Everyone I've talked to about The Year of My Miraculous Reappearance seems to agree that Becoming Chloe sounds (and is, for those who have read both) better. I respectfully disagree. I loved Becoming Chloe, but this book spoke to me so much more personally.
When Cynnie grandparents take her three-year-old brother, Bill, away, leaving Cynnie to "make sure her mother is okay", and Cynnie is miserable. To soothe the pain, she begins drinking. Even though she vowed never to become her alcoholic mother, Cynnie finds herself spiraling down a slippery slope and doesn't even realize it. When she's the cause of an accident that could've killed not only her, but her kid brother and one of her only friends, Cynnie is court-ordered to take the Alcoholics Anonymous program. And there, she begins facing and understanding all the damage she's caused.
Oh, where to begin, where to begin on saying how all-out fantastic this book was. The plot is dark, taking dips into abuse and vices, but the author doesn't try to make it easier to digest. Some parts had me going, "No! Don't do that, Cynnie!" But that's the thing--it got a reaction (and a big one, at that) out of me. I was incredibly invested in the story. Cynnie is a lost, broken, hurt, confused, cynical character who is just trying to do the best she can with her scant circumstances. She falls into the alcoholic abyss. She commits some godawful mistakes. Some of the choices she makes are downright stupid. It takes all the strength she has, and more, to climb out of the hole she dug for herself. And she does it! She does it for herself. Most importantly, she does it for her brother, who needs her.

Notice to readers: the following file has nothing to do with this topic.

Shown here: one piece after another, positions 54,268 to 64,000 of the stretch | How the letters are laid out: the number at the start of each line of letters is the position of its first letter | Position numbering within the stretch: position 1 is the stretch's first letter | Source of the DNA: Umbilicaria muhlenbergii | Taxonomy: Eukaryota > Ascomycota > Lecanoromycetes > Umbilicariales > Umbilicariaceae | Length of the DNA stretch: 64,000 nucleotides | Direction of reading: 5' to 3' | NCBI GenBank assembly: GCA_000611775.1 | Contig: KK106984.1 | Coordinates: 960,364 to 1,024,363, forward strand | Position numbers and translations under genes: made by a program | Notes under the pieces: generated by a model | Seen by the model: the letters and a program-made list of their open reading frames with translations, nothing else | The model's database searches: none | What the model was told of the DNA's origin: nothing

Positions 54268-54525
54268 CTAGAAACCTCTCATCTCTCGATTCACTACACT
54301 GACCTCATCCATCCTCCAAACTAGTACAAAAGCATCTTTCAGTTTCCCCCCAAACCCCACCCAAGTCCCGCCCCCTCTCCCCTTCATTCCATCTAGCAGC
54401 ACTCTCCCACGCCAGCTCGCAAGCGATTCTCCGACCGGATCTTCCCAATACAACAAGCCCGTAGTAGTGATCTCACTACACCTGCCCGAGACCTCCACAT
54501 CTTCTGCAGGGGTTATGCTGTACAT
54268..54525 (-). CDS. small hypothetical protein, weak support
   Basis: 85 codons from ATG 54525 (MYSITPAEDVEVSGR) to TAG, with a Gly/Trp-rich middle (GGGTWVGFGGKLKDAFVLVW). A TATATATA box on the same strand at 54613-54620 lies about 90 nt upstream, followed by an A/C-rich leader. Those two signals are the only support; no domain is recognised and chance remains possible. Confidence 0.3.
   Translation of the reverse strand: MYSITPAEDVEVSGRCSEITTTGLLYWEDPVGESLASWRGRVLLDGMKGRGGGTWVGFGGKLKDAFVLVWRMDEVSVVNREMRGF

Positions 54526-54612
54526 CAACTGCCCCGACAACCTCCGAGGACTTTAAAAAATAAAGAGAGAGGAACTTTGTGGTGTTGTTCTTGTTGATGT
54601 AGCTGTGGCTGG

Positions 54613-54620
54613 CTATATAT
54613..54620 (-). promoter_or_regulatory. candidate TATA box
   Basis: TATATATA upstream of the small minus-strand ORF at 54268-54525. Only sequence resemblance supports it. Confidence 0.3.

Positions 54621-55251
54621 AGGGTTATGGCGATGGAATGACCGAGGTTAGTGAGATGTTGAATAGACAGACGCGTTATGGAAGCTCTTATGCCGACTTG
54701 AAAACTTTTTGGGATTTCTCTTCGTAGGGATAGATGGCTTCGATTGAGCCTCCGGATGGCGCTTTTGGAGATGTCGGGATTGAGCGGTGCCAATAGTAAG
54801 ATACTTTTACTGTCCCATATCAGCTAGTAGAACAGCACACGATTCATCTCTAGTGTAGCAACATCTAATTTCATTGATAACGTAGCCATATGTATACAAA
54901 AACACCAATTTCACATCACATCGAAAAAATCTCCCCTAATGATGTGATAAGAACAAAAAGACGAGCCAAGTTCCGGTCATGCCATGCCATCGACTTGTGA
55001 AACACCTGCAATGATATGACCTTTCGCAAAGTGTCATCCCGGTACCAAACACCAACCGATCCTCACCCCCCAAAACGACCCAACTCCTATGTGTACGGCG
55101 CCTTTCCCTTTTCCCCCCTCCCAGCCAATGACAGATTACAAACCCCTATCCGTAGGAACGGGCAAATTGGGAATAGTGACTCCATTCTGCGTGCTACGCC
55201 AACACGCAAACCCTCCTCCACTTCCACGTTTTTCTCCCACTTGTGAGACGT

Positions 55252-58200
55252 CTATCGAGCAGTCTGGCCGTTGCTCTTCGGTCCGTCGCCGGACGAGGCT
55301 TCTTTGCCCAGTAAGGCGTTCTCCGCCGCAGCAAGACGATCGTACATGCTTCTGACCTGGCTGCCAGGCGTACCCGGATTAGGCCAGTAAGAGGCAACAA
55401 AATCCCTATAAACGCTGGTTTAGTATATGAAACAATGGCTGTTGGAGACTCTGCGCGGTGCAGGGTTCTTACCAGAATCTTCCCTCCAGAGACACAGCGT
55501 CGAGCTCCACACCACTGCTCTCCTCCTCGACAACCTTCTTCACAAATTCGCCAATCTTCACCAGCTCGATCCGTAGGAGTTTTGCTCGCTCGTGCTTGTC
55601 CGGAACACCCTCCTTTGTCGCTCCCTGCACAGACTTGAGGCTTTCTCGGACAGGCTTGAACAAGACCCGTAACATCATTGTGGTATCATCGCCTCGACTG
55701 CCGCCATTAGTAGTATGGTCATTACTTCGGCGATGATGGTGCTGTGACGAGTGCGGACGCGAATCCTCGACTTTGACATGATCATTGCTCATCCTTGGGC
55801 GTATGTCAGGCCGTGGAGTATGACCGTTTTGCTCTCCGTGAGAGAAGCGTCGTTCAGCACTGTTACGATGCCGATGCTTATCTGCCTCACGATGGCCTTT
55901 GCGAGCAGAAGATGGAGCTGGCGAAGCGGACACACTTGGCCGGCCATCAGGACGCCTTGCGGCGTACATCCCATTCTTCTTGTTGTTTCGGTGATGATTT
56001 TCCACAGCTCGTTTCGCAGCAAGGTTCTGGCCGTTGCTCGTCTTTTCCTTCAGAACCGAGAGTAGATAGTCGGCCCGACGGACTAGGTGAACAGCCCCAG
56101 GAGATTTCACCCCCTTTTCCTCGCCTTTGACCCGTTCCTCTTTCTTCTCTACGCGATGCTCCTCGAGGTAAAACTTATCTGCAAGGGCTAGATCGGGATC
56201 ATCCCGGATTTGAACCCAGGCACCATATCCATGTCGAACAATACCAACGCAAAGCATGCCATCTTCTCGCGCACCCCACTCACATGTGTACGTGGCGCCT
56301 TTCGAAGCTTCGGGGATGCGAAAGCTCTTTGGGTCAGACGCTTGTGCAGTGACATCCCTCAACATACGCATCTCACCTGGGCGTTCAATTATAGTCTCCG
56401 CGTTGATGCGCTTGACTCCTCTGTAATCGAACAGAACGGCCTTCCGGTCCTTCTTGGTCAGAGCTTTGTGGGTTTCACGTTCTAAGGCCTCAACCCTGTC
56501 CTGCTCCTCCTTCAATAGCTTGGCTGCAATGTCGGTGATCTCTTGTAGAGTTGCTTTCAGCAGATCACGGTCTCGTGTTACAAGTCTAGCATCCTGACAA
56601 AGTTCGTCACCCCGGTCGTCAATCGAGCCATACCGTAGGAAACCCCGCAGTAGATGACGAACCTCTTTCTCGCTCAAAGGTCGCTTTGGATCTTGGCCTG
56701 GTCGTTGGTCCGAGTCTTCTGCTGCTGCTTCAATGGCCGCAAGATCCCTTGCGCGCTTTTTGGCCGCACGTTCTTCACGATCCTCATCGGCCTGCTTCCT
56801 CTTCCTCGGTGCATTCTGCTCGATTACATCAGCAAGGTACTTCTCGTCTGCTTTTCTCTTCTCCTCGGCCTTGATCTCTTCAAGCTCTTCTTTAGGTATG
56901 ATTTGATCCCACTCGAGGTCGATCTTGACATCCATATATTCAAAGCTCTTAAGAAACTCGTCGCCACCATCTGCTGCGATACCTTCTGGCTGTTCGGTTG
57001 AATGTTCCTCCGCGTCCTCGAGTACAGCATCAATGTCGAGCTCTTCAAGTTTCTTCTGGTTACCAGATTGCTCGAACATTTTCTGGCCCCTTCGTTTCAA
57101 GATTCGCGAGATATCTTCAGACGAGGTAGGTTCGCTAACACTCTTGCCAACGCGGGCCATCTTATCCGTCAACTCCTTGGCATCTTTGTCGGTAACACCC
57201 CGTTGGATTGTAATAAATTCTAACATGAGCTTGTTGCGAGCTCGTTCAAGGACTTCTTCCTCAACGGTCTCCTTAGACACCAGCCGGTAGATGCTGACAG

Cynnie's strength is in all honesty amazing. She captivated me, and I don't know why, but I felt like I knew her and understood her (as much as I could, anyway) because of Catherine Ryan Hyde's stellar first-person portrayal of her.
This book just, I don't know, grabbed me and registered with me. It was very different from Becoming Chloe. Both were thought-provoking, but this one dug deeper in me. The writing here was still sharp as ever, but very introspective, because of the few people Cynnie allows herself to trust. The characters, even the secondary ones, were super well-developed and had not three, but four dimensions each. And best of all, the ending gave me hope for Cynnie. It wasn't too pessimistic or too optimistic--it was just right.
I wouldn't change a thing in this novel, and couldn't recommend it more. I can't say enough great things about Catherine Ryan Hyde, either. She's seriously an author to watch out for. If Becoming Chloe is in my list of top ten favorite books of all times, this is in the top five. I seriously challenge anyone to read it and see if it had the same effect on them.